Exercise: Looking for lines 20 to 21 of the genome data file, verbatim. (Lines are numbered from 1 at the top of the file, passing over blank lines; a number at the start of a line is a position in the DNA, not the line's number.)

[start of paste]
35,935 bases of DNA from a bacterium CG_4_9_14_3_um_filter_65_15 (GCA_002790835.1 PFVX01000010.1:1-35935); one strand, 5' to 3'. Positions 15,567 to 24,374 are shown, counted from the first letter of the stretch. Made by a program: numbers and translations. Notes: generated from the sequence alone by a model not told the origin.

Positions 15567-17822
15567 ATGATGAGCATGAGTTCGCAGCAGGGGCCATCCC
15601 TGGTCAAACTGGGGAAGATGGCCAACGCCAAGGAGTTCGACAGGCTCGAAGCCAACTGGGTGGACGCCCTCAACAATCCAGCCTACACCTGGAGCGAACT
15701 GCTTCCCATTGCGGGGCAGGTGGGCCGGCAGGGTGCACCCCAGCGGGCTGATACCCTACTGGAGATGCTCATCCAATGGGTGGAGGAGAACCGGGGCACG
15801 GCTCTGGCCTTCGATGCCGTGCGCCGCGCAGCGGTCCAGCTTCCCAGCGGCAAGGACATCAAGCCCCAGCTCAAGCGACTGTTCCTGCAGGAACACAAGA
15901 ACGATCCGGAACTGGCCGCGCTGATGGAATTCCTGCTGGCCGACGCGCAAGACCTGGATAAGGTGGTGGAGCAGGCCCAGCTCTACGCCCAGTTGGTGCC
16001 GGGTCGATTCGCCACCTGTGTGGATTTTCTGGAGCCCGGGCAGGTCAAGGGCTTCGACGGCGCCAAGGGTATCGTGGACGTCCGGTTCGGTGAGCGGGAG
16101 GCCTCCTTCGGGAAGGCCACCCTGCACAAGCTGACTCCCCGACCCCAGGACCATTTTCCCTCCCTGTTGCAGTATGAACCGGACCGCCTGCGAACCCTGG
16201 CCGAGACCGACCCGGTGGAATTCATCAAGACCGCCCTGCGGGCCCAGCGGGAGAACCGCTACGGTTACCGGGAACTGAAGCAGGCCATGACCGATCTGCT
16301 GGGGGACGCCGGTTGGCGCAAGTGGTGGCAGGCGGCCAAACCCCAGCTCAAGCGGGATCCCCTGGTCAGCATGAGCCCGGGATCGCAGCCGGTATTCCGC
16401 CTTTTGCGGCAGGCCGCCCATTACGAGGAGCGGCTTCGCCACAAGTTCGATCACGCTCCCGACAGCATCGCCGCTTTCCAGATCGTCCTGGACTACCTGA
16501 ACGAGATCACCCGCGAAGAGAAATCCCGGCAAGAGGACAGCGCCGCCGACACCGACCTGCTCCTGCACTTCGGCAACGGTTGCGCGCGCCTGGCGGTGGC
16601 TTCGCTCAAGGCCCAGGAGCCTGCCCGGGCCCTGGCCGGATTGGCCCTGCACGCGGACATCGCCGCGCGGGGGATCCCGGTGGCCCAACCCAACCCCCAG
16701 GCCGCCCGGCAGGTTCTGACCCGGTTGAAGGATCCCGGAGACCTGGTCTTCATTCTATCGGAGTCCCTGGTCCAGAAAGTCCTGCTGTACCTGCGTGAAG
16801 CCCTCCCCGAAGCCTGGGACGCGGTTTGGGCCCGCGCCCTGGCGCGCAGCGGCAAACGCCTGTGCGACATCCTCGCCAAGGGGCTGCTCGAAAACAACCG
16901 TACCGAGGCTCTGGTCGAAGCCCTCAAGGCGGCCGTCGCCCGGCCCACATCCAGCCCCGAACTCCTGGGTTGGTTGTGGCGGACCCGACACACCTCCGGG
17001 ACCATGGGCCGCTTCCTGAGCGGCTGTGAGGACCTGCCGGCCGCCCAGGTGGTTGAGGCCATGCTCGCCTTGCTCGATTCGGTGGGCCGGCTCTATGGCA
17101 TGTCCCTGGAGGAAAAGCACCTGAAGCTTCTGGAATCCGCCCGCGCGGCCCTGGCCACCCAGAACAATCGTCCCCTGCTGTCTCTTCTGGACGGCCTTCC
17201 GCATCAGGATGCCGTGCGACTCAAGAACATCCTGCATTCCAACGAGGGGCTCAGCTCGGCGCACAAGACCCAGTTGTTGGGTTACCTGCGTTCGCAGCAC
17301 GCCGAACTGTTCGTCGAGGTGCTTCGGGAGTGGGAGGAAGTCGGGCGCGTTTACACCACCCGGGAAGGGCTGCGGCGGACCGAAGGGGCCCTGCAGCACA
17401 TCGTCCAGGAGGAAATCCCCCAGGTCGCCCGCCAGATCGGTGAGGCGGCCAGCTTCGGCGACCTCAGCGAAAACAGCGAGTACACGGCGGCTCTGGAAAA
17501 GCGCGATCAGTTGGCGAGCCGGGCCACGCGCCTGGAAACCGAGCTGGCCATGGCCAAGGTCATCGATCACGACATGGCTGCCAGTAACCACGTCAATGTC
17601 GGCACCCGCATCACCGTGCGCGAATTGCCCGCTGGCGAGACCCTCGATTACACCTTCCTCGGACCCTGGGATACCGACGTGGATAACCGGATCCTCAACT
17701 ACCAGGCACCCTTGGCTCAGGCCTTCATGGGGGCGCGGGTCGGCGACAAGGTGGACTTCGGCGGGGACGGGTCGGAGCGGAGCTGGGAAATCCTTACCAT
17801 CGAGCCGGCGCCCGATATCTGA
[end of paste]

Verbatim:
17201 GCATCAGGATGCCGTGCGACTCAAGAACATCCTGCATTCCAACGAGGGGCTCAGCTCGGCGCACAAGACCCAGTTGTTGGGTTACCTGCGTTCGCAGCAC
17301 GCCGAACTGTTCGTCGAGGTGCTTCGGGAGTGGGAGGAAGTCGGGCGCGTTTACACCACCCGGGAAGGGCTGCGGCGGACCGAAGGGGCCCTGCAGCACA